hands gripping exercise bike

Staying fit and healthy takes on more importance, and maybe more effort, as we age. We want to get the most out of our time exercising, so it’s common to wonder just how many calories you burn doing various activities, including riding a stationary exercise bike.

The Calorie is a unit of energy. How many Calories burned in any exercise is a function of power and time. Outside of science, some people will use the word “intensity” instead of power.

With those two pieces of information, you can determine, and adjust, how much you get out of each session on an exercise bike.

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What is a Calorie?

A Calorie is a unit of energy. And no, the capitalization is not a misprint. The Calorie is a common unit to measure the energy in food in the United States. Every other country uses kilocalories (kcal) or kilojoules (kJ).

I’m a high school physics teacher so let’s go back to high school science for a minute. The metric unit for work, energy, and heat is the joule. (Rhymes with cool.) If you lift 100 grams 1 meter, you have done 1 joule of work. This also means you have used 1 joule of energy.

You might remember the calorie (lowercase) from high school chemistry. It’s the amount of energy needed to raise 1 gram of water 1 degree Celsius. It’s a slightly larger unit of energy that is equal to 4.2 joules, but it’s still pretty small.

That’s why the Calorie (capitalized) is often used for the energy content of food in the United States. There are 1,000 calories in a Calorie. The metric prefix for 1,000 is kilo so that’s why food labels in the rest of the world are in kilocalories or kcal (thousands of calories) or kilojoules or kJ (thousands of Joules). Food contains a tremendous amount of chemical potential energy so when dealing with food it’s convenient to use the kcal or Calorie.

How Do You Calculate Calories Burned?

A little math is required here but stick with me. To calculate the energy or Calories you burn you have to know two things only: power and time. Power can be thought of as intensity – how hard are you exercising. Time is more straightforward – how long are you exercising.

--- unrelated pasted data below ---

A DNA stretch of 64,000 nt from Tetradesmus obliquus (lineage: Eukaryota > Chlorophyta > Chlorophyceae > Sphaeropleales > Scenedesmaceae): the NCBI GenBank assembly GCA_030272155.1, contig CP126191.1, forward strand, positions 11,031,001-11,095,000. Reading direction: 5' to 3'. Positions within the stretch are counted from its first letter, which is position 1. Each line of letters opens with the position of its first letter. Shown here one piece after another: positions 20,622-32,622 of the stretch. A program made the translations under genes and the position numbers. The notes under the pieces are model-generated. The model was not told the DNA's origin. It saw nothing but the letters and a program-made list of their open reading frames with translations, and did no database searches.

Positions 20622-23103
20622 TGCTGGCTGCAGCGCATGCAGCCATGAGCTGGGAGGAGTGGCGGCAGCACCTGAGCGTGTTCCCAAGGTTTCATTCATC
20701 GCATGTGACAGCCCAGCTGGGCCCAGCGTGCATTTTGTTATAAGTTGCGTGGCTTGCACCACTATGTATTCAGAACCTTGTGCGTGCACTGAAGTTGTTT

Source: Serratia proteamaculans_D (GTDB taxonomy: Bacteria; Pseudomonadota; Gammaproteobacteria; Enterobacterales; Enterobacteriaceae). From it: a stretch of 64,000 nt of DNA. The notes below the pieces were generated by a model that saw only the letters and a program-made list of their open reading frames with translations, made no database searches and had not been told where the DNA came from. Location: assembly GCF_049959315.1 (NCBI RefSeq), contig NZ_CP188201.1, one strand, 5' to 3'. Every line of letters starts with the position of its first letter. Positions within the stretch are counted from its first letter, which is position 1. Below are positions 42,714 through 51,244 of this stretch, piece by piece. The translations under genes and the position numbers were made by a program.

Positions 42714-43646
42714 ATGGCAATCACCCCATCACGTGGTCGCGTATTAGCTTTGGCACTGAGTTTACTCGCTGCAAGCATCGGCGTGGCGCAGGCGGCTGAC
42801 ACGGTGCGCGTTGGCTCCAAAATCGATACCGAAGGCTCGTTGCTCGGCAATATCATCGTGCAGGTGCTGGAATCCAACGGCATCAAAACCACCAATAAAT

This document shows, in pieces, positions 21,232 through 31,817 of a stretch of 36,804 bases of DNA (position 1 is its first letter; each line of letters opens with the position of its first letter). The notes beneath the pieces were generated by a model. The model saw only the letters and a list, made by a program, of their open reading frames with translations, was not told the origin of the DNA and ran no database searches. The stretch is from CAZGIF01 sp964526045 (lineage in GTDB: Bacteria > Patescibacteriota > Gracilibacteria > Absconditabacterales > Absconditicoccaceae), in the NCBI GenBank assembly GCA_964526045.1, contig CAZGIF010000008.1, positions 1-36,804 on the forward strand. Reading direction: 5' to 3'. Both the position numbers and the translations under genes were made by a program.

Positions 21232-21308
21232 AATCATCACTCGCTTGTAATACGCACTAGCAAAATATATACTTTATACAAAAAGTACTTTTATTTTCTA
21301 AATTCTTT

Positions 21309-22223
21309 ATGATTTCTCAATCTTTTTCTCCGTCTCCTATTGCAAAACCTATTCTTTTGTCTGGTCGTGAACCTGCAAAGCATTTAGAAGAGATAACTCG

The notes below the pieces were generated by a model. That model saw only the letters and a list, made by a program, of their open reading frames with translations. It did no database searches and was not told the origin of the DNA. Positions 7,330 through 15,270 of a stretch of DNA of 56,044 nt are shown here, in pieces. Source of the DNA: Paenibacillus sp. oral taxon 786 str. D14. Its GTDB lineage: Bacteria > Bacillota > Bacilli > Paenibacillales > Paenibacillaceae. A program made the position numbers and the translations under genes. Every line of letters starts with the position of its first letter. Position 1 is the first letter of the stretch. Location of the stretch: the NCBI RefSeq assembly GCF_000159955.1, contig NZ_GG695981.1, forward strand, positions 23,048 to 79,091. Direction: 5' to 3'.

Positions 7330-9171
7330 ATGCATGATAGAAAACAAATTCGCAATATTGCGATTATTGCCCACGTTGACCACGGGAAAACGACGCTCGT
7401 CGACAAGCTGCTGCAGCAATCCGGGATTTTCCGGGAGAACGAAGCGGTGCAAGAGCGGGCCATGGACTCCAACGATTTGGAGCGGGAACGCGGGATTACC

To calculate how many Calories you burn you simply multiply the power by the time. Intensity x duration. How hard you exercise by how long you exercise. The formula is straightforward.

Knowing how long you exercise is easy. Time it. That’s it. Nothing more.

Knowing the intensity is a bit more difficult. Trying to gauge how hard you’re working out is highly subjective. And there are lot of factors that can come into play. It might feel harder, but maybe you’re tired from staying up too late. You might be sweating a lot, but maybe the humidity is higher today.

The more accurate way is to use something called Metabolic Equivalent of Task or METs. These tables or on-line calculators factor the exercise: bicycling, walking, gardening, etc. and pair it with intensity and body weight. This computes a MET and then by multiplying by time, you get how many Calories you have burned. It’s still pretty subjective as you have to gauge your effort level or accurately estimate your pace but used objectively METs calculators work well.

Are you thinking there’s no way you’re going through this much hassle to calculate how many Calories you burn? That’s fine because there are shortcuts.

Almost every piece of exercise equipment comes with a built-in Calorie counter. As long as you input your height, weight, and age accurately into the bike it will do a very good job of telling you how many Calories you’ve burned because it is constantly monitoring the power being output by you and of course timing the whole session.

Many smartwatches can similarly give very good estimates of Calories burned during exercise as they monitor the movement of the watch and heart rate and get estimates of power. So, if you don’t like math (shame on your high school math teacher for not making it more fun), just make sure that exercise bike or smartwatch you are purchasing has a built in Calorie calculator.

How Many Calories Do You Burn on an Exercise Bike?

The most straightforward answer is: it depends. It all depends on power and time or in more common terms: intensity and duration.

Let’s look at some comparisons:

Of course, there’s more than one way to arrive at the same number of Calories burned. Take a look:

Did you know that if you walk, jog, or run a mile you burn about the same number Calories? One is less power but more time, and the other is more power and less time. When multiplied together you get about the same answer. That’s called an inverse relationship when one quantity goes up and the other goes down to get the same answer.